The safe way to open a computer on your network to the Internet is to map the ports needed for gaming or other activities. Plus: some software firewall “attack” messages explained.
By Joe and Ron of Neighborhood Techs
Q. I have a DSL connection and I use Hotmail to communicate with a friend in another city via voice chat while playing online games. Everything works fine when my computer is connected directly to the DSL modem, but when I try to do it through my Linksys BEFSR41 router, neither the games nor the chat will work. Can you help me with this problem?
A. When your computer is connected directly to your DSL modem, traffic flows unfettered between your computer and your friend’s, allowing you to play online games and engage in voice chat. Put the router into the equation, and some or all of the traffic that support these capabilities is being blocked by default. It’s a feature, not a bug.
First determine which ports are required by the features you are using, and configure your router’s port mapping feature to forward those ports to your machine. (Your friend, incidentally, will probably need to so the very same thing on his or her end.)
The ports necessary for online gaming will depend on what game you are playing or what online gaming service you are using. This information should be provided in the documentation and/or on the Web site.
When you say you’re using Hotmail to chat, I think you mean Windows Messenger, of which Hotmail is the e-mail component. As it turns out, configuring a firewall to support the advanced features of Windows Messenger can be difficult (it uses a lot of dynamically-assigned ports), and it may not even be possible depending the equipment you and your friend have. There is a lot of technically detailed information available at http://www.microsoft.com/windowsxp/pro/techinfo/deployment/natfw/default.asp regarding how to configure firewalls and Network Address Translation (NAT) routers to work best with Windows Messenger.
Microsoft recommends Universal Plug and Play (UPnP) compatible routers in order to use all of Windows Messenger’s features. They’re better able to manage the constantly changing port mappings that are needed. You may want to consider getting a router that supports UPnP, or checking to see if your (and your friend’s) current router can be upgraded to support it.
A quicker and easier way to accomplish what you want would to be to put your computer into the router’s DMZ (demilitarized zone) which would let the router pass any traffic it encountered to your PC. However, this is not advisable (nor is keeping your PC connected directly to your DSL modem, for that matter) because it leaves the computer vulnerable to attack. Only do this on a PC that doesn’t carry important data.
Q. I recently installed a Linksys Cable/DSL router on my home network. I also have BlackIce Defender running on my Windows 2000 Professional system, and the firewall has reported several “attacks” since I installed the router. The router says that UDP port probes were coming from v2.vc.scd.yahoo.com, and v7.vc.scd.yahoo.com. There was also an entry about address 188.8.131.52, saying “HTTP GET data contains script.” How were these external addresses able to access my internal client through the router?
A. The reason your software firewall is logging the first two “attacks” is likely because you’re running Yahoo! Messenger software on your computer. The IP addresses and domain names that were flagged are Yahoo! servers that provide Yahoo! Messenger’s voice chat capabilities. The application uses UDP to transmit voice data, so use of the voice chat feature could cause these sorts of entries to appear. If you point your browser to that address, you’ll see an informational message that discusses this in more detail.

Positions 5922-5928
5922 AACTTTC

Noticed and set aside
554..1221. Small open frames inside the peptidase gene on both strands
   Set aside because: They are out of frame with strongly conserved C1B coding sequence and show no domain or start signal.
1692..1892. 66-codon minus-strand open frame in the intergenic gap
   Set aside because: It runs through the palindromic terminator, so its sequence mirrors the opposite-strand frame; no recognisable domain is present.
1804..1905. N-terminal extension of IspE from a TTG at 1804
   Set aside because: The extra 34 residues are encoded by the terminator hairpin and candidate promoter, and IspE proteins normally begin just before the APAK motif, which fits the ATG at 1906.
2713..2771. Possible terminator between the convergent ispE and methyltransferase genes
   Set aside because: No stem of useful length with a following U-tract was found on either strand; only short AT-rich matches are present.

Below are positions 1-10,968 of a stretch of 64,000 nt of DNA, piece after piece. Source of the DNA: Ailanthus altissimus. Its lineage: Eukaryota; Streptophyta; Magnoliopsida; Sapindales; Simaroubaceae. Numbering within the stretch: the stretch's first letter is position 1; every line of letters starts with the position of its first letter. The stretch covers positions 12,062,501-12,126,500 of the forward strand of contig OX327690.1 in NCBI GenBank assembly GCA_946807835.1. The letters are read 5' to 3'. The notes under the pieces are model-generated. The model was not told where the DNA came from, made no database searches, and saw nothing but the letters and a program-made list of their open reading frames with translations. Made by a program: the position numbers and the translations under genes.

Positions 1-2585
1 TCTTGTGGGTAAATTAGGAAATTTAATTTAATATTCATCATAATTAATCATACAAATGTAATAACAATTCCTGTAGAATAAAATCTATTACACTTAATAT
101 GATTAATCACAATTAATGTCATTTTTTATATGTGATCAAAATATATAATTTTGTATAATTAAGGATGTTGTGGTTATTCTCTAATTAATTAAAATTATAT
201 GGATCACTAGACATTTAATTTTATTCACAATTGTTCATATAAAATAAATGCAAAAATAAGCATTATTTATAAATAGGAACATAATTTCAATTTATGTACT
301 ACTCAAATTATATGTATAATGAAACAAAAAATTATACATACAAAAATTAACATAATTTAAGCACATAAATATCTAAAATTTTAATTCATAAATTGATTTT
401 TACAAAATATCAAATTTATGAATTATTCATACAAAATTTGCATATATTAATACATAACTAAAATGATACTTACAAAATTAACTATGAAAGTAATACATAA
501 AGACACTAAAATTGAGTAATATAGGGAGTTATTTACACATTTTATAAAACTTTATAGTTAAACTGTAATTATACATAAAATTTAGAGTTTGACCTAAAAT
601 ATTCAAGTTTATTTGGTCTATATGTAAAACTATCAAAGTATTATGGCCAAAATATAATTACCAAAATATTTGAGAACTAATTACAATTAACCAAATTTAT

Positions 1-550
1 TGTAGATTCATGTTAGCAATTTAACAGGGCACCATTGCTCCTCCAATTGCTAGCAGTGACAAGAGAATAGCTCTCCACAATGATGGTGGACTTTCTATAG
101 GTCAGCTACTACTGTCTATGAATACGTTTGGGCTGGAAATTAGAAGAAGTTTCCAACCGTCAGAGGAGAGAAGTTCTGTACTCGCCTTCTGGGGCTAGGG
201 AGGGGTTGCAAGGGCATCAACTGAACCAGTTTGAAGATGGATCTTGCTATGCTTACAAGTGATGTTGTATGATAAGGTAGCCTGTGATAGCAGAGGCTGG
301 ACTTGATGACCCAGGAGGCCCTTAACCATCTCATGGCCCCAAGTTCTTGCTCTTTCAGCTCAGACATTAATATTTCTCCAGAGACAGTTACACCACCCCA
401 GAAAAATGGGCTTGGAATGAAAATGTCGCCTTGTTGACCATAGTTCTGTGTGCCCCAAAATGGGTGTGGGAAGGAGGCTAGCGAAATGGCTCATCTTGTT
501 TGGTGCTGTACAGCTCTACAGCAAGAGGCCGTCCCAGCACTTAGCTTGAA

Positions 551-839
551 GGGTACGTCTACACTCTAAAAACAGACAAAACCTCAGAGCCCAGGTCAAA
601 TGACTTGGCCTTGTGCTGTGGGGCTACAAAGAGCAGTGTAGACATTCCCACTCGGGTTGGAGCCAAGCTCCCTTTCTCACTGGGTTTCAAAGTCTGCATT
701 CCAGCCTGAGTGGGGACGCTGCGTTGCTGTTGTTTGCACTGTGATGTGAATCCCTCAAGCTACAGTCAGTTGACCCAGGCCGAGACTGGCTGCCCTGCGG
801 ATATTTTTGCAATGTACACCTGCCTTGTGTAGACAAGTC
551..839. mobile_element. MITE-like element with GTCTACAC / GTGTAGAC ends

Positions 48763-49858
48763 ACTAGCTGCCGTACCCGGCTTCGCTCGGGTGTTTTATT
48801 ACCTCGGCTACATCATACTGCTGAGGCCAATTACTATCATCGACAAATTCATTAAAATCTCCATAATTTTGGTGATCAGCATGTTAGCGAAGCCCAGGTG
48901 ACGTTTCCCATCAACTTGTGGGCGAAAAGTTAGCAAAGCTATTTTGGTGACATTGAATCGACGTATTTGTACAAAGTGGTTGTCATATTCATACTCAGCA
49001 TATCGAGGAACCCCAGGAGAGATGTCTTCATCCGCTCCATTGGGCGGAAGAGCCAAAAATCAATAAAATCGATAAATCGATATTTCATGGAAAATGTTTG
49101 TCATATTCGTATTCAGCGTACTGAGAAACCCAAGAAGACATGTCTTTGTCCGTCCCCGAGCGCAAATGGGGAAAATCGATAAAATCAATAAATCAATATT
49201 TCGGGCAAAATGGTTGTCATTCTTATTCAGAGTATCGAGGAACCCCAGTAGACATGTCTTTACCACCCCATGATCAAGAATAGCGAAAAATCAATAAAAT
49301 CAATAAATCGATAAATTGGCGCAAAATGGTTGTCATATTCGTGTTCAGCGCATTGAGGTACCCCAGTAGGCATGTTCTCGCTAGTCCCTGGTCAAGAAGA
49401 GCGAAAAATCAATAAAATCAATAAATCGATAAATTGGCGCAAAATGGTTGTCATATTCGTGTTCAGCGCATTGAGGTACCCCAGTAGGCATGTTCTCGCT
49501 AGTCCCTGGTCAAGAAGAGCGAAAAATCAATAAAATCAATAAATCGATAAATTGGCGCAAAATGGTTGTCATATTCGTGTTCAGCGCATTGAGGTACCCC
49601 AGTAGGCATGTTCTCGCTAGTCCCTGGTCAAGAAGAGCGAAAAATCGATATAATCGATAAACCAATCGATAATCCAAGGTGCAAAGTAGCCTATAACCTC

Even if you weren’t using the voice chat feature at the time the entry was recorded, it could be due to the application scanning to see what ports were available for this type of traffic.
An HTTP GET is typically the result of clicking a link on a Web page. You likely clicked on a link that referenced back to the address recorded by the log and the data returned by probably contained a script which BlackIce deemed harmful. Whether it actually was or not is impossible for me to say, but the fact that the address does not resolve back to a domain name could indicate less-than-honorable intent.
I did determine that the address is owned by Digex, a Web Hosting firm, so if you see a lot of these entries in the future, you may want to contact Digex and ask which of their customers is using this address, to better determine whether or not this individual or organization is the source of an actual attack.
Finally, you asked how the external addresses were able to access your internal client through the router. The router automatically allows traffic from an external address if it is in response to a request that originated inside your network.
Whenever a program like Yahoo! Messenger (or any other IM client or similar application, for that matter), is running, it has the ability to proactively initiate connections to communicate with its servers. You can be sure that the program has one or more open connections to its servers whenever it is running, and if that weren’t the case, you wouldn’t be able to communicate with anyone unless you initiated the connection yourself.
The last log entry represents a similar situation. The data coming from that address was in response to a request from your browser (the HTTP GET), so the router considered it allowable traffic and let it through.
Most hardware firewalls can detect certain types of common IP-based attacks, but they generally pay more attention to where the traffic is coming from as opposed to what kind of traffic it is. This is why software firewalls are usually good compliments to a hardware router.